I’ve recently had a few comments on my blog that I would consider less than kind. Normally, negative comments don’t bother me. You’re entitled to your opinion and you are more than welcome to disagree with me anytime you want.
If you have an intelligent argument against whatever awesomeness has escaped my brain, feel free to tell me.
Someone, I think it might have been The Pioneer Woman, read my blog post about why she can suck it and told me, “If you don’t like The Pioneer Woman, don’t write about her.”
That’s probably the most nonsensical comment I’ve ever read.
If I only wrote about things I like I’d be limited to chocolate, wine and tequila, Virginia Slims Man when he’s not ticking me off and my children on good days.
Plus, that commenter (Ree?) completely missed the point of that post. My issues with the PW aren’t with her. They’re with me and my general suckiness compared to the PW’s general greatness.
I still don’t like The Pioneer Woman, though, and I refuse to pin any of her recipes on Pinterest.
The other comment, the one that really chapped my flabby ass, was the comment by some woman who happened upon my blog post about The Beast being in gymnastics and said that it was obnoxious for me to refer to my child as an animal.
This bugged me for several reasons. First of all, would she be as judgmental if I referred to my child as “Kitten” or “Little Monkey”?
Secondly, why on earth do some people feel the need to judge other moms based on little internet blips? If you saw me day in and day out and had major issues with my parenting, I could understand judging me. But to read one blog post about the insanity that ensued when The Beast was in gymnastics and to call me obnoxious? Because you don’t like his nickname?
My blog is a judgment of me. Even when I express anger and frustration at how I compare to other parents, it’s always a judgment of me and my parenting, my issues, my struggles. I can’t imagine any reason to get on some other mother’s case for the decisions she makes in her parenting. And even if you read my blog every time I post and you and I disagree with one another on absolutely every parenting issue we face, I’d never call the parenting decisions you make for your children obnoxious.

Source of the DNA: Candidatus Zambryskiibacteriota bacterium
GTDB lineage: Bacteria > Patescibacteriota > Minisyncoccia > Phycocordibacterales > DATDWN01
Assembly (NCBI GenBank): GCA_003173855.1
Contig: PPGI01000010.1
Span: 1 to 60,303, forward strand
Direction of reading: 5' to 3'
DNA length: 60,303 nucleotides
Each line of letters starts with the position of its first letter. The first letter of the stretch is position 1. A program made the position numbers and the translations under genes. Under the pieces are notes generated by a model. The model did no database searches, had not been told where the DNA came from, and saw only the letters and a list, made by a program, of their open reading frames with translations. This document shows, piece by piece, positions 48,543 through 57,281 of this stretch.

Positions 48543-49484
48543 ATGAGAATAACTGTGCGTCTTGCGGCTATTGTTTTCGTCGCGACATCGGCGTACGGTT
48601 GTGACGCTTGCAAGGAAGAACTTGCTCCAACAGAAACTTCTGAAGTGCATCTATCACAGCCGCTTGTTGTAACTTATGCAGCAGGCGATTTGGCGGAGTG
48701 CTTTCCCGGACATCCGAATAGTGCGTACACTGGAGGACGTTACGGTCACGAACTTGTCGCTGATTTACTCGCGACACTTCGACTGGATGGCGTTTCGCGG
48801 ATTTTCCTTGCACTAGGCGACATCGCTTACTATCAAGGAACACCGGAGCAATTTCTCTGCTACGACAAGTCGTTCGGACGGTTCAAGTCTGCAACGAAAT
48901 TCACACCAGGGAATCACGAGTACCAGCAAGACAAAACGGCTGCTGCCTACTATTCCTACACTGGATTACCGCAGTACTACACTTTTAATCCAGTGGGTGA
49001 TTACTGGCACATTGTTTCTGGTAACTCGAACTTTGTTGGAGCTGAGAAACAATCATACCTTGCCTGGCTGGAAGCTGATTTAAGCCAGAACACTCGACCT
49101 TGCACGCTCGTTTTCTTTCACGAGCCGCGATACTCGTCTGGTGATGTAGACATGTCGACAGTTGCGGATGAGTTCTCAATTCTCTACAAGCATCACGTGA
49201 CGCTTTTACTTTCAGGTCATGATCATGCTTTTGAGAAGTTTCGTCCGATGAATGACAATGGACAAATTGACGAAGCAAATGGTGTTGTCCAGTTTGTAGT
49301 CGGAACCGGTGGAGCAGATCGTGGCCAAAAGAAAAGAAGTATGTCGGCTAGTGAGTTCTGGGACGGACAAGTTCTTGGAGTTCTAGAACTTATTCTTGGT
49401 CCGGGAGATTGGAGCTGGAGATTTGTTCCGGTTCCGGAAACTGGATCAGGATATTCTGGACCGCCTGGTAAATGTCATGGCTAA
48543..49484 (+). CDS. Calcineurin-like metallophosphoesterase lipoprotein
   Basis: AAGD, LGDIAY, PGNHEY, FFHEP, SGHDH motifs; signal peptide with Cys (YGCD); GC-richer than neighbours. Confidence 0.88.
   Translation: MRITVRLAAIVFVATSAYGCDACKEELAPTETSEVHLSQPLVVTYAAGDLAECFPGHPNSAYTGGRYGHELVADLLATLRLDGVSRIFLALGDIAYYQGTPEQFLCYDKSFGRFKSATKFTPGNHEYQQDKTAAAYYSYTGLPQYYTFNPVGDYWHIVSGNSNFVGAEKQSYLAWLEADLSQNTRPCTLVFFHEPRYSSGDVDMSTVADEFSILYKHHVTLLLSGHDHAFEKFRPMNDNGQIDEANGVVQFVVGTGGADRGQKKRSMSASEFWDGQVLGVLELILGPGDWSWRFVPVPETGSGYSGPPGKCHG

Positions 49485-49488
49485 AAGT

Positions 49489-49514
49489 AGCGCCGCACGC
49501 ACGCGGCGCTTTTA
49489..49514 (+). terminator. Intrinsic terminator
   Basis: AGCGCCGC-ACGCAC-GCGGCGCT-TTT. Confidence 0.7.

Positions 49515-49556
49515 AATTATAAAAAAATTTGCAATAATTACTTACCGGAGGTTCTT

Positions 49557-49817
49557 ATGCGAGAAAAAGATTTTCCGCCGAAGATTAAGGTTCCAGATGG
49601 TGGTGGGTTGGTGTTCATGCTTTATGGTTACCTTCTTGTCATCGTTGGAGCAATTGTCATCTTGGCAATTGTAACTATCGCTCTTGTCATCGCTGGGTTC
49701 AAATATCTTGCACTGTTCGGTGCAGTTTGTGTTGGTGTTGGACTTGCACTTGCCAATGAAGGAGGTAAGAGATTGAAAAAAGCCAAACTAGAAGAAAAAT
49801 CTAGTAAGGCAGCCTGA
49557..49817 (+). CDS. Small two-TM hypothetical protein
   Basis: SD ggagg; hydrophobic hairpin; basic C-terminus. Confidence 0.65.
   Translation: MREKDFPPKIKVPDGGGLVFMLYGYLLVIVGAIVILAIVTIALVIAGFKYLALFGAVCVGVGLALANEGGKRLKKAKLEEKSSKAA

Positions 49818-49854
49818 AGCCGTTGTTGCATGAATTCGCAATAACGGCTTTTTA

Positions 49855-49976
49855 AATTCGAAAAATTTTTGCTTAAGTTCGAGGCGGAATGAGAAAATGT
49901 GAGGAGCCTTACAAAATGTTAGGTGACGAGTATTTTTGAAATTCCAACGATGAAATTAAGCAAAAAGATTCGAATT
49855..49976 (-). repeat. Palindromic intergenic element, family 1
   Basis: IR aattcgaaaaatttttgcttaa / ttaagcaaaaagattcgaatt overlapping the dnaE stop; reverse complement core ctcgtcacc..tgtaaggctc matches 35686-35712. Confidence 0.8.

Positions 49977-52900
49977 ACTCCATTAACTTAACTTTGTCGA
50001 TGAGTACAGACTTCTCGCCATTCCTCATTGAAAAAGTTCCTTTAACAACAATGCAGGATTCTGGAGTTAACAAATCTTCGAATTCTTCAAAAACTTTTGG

But the other thing that bugged me is that this woman called me obnoxious having absolutely no idea why The Beast is nicknamed The Beast.
So — while I in no way believe I owe an explanation to “Sandy” for my child’s nickname and while I’m pretty sure she will never read this blog again, which sucks because she and I were totally going to be BFFs, I just know it — in case you’re interested, here’s a very brief history of how The Beast became The Beast.
Contrary to what some may think, his nickname is in no way a reference to the biblical beast.
You see, from the moment he could walk, The Beast has been incredibly physically adept. Where my older son was afraid to climb the rock wall on our backyard fort and wasn’t able to successfully do so until he was about 6, The Beast started climbing that thing at 18 months. He climbed it like he had been doing it his whole life. The Beast is capable of pull-ups, while the rest of us can only dangle from the pull-up bar.
And he’s fast. He’s so very fast. Every human being who has ever had to chase him has commented on his incredible speed.
As a result of his crazy physical abilities, the child has developed a physical structure akin to a miniature bodybuilder. His quad muscles and calve muscles are unbelievable. He is a rock.
One time when The Beast was displaying his insane muscles and completing one of his feats of strength, one of my brothers-in-law said in awe, “Man, he is a beast!” And it stuck.
I think the reason it stuck was because of the sheer irony that this tiny, tiny toddler who barely registers on the height scale when measured by his pediatrician is capable of these ridiculously impossible feats.
So there you have it. The history of “The Beast.”
Nothing biblical or savage about it.
That being said, the kid can totally be Apocalyptic-y.